Your April seed sowing jobs
April is one of the busiest months in the gardening calendar - Nic Wilson shares the flowers and veg to start from seed now
April is a delightful but unpredictable month. Plants can be damaged by sharp frosts or blanketed in mid-spring snow, while in other years our gardens swelter in spells of unseasonably hot weather. In warm springs, especially in milder areas, many seeds can be sown outside this month. Continue sowing cucumbers, courgettes, squashes, celeriac, celery and half-hardy annuals under cover.
More seed-sowing advice:
Sowing half-hardy annuals, such as cosmos, under cover this month makes it easy to add dazzling colour to summer borders. If you don’t have enough space indoors for pots of seeds, you can direct sow outdoors from mid-May until the end of June.
Sow half-hardy annuals in modules or pots of peat-free seed compost and place in a warm spot on a windowsill, or in a propagator, until seeds germinate. Prick out seedlings and pot on when large enough to handle. Harden plants off and transplant into the garden after the last frost.
We plant Mexican sunflowers (Tithonia rotundifolia ‘Torch’) among our perennials as a fiery orange highlight among the cool purples and blues of catmint, salvia and lavender. These vibrant annuals also attract a wealth of pollinating insects to their dahlia-like flowers.
This year I plan to sow the compact variety T. rotundifolia ‘Goldfinger’, which has warm orange flowers with yellow centres and grows to 70-100cm tall. T. rotundifolia ‘Fiesta del Sol’ is another superb compact Mexican sunflower with intense orange blooms. It thrives in a sunny spot in well-drained soil and can be grown in large containers.
Filling the garden with glorious fragrance on summer evenings, tobacco plants are a must for any scented garden. N. alata ‘Lime Green’ is one of our favourites with its zingy green tubular flowers ending in a five-pointed star. It adds freshness to arrangements and is a fantastic plant for attracting night-flying moths to the garden.
If you are growing tobacco plants to provide food for moths, choose N. alata rather than N. sylvestris whose trumpet flowers are too long for most British moths to reach the nectar. Avoid modern varieties as well, as many are not strongly scented so don’t lure in the pollinators. Tobacco plants are harmful if eaten.
Perennial wildflower meadows provide important habitats for invertebrates and other wildlife, but a colossal 7.5 million acres of meadow have been destroyed in the UK since the 1930s. To grow your own meadow, sow wildflower seeds before the end of the month, either direct in the ground or in a container to create a mini-meadow. Perennial wildflower meadows require well-drained, poor soil in full sun, but suppliers often create wildflower seed mixes for other locations and soil types, such as woodland areas and damp meadows.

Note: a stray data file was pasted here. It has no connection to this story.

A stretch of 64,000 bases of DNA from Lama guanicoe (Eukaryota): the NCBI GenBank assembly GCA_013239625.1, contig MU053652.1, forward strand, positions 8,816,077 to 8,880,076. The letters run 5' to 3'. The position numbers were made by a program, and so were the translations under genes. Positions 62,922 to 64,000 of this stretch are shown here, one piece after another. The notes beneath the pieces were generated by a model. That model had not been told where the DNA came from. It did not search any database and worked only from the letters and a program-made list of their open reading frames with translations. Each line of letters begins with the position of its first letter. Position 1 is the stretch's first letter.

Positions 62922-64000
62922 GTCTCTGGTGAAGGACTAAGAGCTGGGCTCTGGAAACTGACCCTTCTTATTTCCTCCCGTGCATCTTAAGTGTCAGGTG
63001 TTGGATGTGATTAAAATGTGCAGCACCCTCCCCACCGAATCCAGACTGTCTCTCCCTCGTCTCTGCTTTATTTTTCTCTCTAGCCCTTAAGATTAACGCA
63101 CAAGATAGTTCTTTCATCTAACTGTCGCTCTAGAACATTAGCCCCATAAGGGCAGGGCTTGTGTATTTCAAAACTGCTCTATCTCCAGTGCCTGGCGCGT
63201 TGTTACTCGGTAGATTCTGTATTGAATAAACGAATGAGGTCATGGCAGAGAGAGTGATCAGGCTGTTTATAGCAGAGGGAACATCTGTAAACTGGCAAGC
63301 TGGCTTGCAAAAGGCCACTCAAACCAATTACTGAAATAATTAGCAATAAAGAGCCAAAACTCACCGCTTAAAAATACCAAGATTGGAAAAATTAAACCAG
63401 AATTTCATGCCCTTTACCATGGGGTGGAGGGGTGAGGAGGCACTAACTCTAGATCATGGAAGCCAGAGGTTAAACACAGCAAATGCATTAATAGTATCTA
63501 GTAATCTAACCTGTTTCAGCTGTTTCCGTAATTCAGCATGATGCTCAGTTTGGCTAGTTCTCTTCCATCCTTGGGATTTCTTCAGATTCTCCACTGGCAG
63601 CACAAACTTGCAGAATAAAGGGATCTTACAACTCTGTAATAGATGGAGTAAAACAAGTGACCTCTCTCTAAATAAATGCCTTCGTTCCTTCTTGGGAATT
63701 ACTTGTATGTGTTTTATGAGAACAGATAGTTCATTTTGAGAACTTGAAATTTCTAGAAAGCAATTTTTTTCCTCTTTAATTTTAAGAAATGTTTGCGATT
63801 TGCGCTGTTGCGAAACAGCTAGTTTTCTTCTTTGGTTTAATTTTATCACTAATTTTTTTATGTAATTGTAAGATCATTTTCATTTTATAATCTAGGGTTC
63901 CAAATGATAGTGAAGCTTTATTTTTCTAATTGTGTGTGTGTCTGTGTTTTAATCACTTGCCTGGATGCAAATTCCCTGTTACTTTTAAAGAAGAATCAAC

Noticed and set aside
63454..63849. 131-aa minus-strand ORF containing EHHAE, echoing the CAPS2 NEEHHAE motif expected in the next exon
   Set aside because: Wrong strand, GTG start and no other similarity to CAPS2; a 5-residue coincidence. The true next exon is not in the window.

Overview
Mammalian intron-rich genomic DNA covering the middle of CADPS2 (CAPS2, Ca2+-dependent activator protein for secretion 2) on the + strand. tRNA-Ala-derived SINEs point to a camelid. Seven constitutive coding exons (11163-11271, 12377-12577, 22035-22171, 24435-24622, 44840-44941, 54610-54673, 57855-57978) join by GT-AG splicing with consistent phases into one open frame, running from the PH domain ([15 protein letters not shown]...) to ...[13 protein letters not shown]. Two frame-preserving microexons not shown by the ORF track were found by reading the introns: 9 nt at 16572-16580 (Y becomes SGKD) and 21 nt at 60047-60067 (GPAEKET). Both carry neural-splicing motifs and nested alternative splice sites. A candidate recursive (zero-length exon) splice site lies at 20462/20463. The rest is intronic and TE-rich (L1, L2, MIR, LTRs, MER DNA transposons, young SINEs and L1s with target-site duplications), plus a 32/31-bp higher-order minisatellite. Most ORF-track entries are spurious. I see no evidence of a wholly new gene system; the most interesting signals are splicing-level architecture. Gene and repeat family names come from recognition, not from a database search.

To rewild your lawn, you can sow a perennial wildflower seed mix of UK provenance comprising species that occur here naturally, or individual native species that suit your soil and aspect, in plugs or trays of peat-free, multi-purpose compost. Grow seedlings on and transplant into the lawn once they are well established and able to compete with the grasses. An easier alternative is simply to stop regular mowing. It is fascinating to see what wildflowers emerge once you reduce the frequency of mowing, especially in older lawns and those that haven’t been treated with weedkiller.
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Growing your own perennials from seed gives you access to a wide range of varieties at a fraction of the cost of buying fully grown plants. Saving your own seed or sharing seed with friends can reduce the cost even further.
Choosing plants that flower in their first year, such as maiden pinks (Dianthus deltoides) and yarrow (Achillea millefolium), and sowing early this month, means you could be enjoying a blaze of colour in your borders within the next few months.
For something a bit different, try growing the sky-blue flowers of Cupid’s dart (Catananche caerulea), Maltese cross (Lychnis chalcedonica) with its intense orange blooms, or the large silvery-white evergreen leaves and yellow flower spikes of Verbascum bombyciferum ‘Arctic Summer’.
The ideal time to sow members of the cucurbit family, such as cucumbers, courgettes, squash, marrows and pumpkins, is from the beginning of this month until May and June. Squashes are easy to grow: simply sow seeds in 7.5cm pots in peat-free multi-purpose compost, at a depth of 2.5cm. Water and place in a propagator or on a sunny windowsill at 18-21°C to germinate. Harden off and plant out in the garden after the last frost. Cucurbits like to be planted in fertile, moisture-retentive soil in full sun.